EEVblog #202 – EMC RF Anechoic Test Facility Tour

Dave goes on a tour of EMC Technologies new $1.8M RF Anechoic Test chamber used for automatic and product testing for EMC emissions and susceptibility.
Also their other test chambers like the GTEM (Gigahertz Transverse Electromagnetic) test facility.
Thanks to Rob Weir (Yes, he’s a New Zealander :->)

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  1. Holy crap ._.

  2. Awesome awesome video. And props to them for letting you poke around. So… $10 to $15 a tile eh? I wonder if they’d sell them in ones and twos 🙂 shipping would be the killer though.

    • Actually, the ferrite tiles cost around US$6 each. At 10cm square, it works out to around $3600 per sq m.
      The s called “cardboard” cones actually have a metal film inside and are not flammable. They cost around $400 per square metre but are not effective below 800 MHz. The older blue polyurethane cones are impregnated with carbon. They are effective but are heavy and flammable. Some labs have suffered fires when testing at 200 V/m.

  3. Kart (not that Karl, the other Karl)

    Did I hear that right? Whenever you went into a chamber your cell phone interfered with he camera audio? It would make sense, the cell phone ramping up its power, because it figures the power form the cell phone tower got weak.

  4. Dave I love it when you guys walked into the chamber the echo was gone!!!!! What were the cones made of?

  5. ok lol I didnt hear that the firstime cardbord!!!

  6. That’s a nice facility. It would have been great to see a typical unit under test as a demo.

    Two suggestions for improvement: 1; Put a radio microphone on your guest so we can hear him and 2; Edit for length.

  7. The Ferrari is definietly not EMC’s company car. Note that it was in the visitors spot. Most successful companies use our services, another reason why they are successful!!
    Chris Zombolas-MD.

  8. nice chamber, 10m class ?, non-flammables absorbers…

    it doesn’t seem to have a turntable for vehicles.

    I used a 30m class chamber in Japan, with a turntable capable of turning a truck, that was really impressive !

    Also, i saw photos from an EMC chamber which burned down including half of the EMC company after a light fall down on flammable absorbers, crazy. the old flammable absorbers burn so fast, it nearly explodes !

    The FCC standard uses this crazy metal ground plane, which makes little other sense than to cost less money than absorbers ! European standards specify free space but allow FCC style tests (with a conversion ratio)

    when you test antennas, you need a fully anechoic chamber, which is more difficult to find…

    • You need to recalibrate your crazy sensor.

      The ground plane on an OATS is intended to standardize test sites. Not everybody has similar conductivity dirt, so the GP provides a uniform and standard working surface. If you didn’t have that GP, you would never get good field uniformity and decay over the working area on your OATS.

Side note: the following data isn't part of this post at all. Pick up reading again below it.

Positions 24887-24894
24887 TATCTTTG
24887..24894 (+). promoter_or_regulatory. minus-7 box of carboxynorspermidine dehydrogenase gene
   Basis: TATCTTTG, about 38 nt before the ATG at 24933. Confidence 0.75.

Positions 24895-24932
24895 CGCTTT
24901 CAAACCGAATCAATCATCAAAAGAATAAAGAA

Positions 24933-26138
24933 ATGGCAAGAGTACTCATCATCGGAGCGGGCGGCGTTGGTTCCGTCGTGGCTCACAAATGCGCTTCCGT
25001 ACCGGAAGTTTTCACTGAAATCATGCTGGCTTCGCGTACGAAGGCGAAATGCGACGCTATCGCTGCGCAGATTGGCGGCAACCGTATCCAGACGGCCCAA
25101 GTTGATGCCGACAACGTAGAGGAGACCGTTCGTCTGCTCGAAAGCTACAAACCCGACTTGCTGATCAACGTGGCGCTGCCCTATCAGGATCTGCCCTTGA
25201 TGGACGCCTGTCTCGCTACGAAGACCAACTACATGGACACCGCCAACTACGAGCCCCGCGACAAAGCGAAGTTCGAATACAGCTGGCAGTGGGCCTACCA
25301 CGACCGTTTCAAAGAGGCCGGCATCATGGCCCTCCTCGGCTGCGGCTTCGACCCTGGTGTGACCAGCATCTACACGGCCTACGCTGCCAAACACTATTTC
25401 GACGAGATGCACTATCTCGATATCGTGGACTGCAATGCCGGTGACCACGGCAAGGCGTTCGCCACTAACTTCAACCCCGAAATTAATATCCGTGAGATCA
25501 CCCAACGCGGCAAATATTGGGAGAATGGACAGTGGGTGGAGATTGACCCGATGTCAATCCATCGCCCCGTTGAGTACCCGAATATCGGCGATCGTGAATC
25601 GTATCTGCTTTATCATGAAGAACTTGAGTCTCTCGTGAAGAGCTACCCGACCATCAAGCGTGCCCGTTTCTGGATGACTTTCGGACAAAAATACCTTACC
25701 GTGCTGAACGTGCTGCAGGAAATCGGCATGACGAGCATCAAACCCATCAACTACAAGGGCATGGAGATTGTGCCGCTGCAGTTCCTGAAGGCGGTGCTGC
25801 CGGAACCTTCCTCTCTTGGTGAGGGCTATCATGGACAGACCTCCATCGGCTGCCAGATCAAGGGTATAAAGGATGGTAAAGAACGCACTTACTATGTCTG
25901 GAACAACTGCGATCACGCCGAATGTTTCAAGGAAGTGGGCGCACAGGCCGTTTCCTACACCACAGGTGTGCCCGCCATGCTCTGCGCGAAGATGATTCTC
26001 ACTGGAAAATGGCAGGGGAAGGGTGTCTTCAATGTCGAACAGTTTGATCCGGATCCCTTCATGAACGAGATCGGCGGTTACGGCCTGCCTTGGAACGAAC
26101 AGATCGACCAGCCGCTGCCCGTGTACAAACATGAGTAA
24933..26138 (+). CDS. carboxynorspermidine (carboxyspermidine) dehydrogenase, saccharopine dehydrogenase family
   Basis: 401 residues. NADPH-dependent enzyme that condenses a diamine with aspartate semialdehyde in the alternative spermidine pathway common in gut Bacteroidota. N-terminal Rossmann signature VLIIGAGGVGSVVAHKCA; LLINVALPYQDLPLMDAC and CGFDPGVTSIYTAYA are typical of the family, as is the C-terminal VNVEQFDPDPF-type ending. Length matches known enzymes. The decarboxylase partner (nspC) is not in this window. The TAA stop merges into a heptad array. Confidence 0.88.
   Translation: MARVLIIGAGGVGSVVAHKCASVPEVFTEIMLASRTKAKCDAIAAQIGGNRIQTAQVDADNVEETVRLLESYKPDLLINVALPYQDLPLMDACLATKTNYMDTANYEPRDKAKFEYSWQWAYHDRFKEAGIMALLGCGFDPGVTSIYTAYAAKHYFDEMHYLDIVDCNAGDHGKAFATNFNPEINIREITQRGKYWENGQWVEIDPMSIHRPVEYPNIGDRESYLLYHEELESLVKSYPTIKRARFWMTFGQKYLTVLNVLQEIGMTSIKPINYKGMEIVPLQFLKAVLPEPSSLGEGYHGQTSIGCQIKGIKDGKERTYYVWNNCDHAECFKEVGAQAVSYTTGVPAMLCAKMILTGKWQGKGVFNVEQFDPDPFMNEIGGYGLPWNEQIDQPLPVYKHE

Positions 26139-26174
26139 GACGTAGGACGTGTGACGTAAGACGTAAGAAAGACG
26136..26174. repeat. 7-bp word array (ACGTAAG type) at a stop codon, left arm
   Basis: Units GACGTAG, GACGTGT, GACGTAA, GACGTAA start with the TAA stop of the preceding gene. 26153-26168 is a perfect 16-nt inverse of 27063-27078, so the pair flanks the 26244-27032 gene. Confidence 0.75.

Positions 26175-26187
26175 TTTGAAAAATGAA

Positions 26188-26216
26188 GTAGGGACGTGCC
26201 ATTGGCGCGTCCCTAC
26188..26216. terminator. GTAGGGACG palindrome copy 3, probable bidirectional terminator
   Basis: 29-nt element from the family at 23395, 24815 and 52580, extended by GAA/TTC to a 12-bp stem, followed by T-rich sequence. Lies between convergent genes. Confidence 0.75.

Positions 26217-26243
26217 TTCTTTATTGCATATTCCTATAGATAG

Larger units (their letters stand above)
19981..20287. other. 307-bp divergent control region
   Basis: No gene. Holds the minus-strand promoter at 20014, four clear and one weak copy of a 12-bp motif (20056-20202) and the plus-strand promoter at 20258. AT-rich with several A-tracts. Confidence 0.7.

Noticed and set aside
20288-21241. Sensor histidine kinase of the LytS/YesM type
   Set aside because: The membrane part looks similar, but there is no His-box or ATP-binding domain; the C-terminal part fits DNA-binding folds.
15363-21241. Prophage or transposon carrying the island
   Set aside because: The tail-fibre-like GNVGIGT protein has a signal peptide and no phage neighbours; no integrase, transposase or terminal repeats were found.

Urethane foam RF absorbers are not “crazy” flammable, certainly no more than a urethane pillow. Yes, they will burn, but they are not as dangerous as you think. Certainly in the USA, fire marshalls and/or the insurance people will see that your chambers have fire suppressant systems. (Those systems often present a major technical and financial consideration in building a SA chamber.)

    • When you calibrate antennas, you often don’t have a frequency coordination issue, so you can test them on an open range site. Professional antenna cal labs will often be located in remote physical locations to take advantage of a combination of low ambients and wide open spaces.

  9. other remark : the GTEM is just a square coax which gets bigger while keeping the same impedance (50 ohm). So it’s a coax cable you can walk inside !!

  10. Absolutely… awesome…

  11. Cool video! I used to work at a company that purchased a similar system for EMC RF compliance testing in-house. I was supposed to be the one in charge of setting it up but then I left. Oops!

  12. Nice overview.

    I cringed when you finger-squeezed the tips of the pyramidal RF absorbers; every visitor to my lab had to do exactly the same thing, and the tips of my absorbers were worn ragged.

    The pyramidal RF absorbers are an open-cell urethane foam, with a lossy material literally washed through the cell structure on manufacture. The water is then dried, depositing the lossy material throughout the foam. So, the outer paint has nothing to do with the absorber performance (except to degrade it a bit at the upper frequency limit). By tradition, they were painted blue, but then some smart person noticed that a chamber could be much more light and airy if they painted there pyramids gloss white. OTOH, royal blue hides the dust better; who wants to vacuum clean every absorber facet twice a year?

    The metal on the door seals is beryllium copper fingerstock.

    The TEM cell will actually work down to DC; it’s just that nobody seems to need a DC immunity test.

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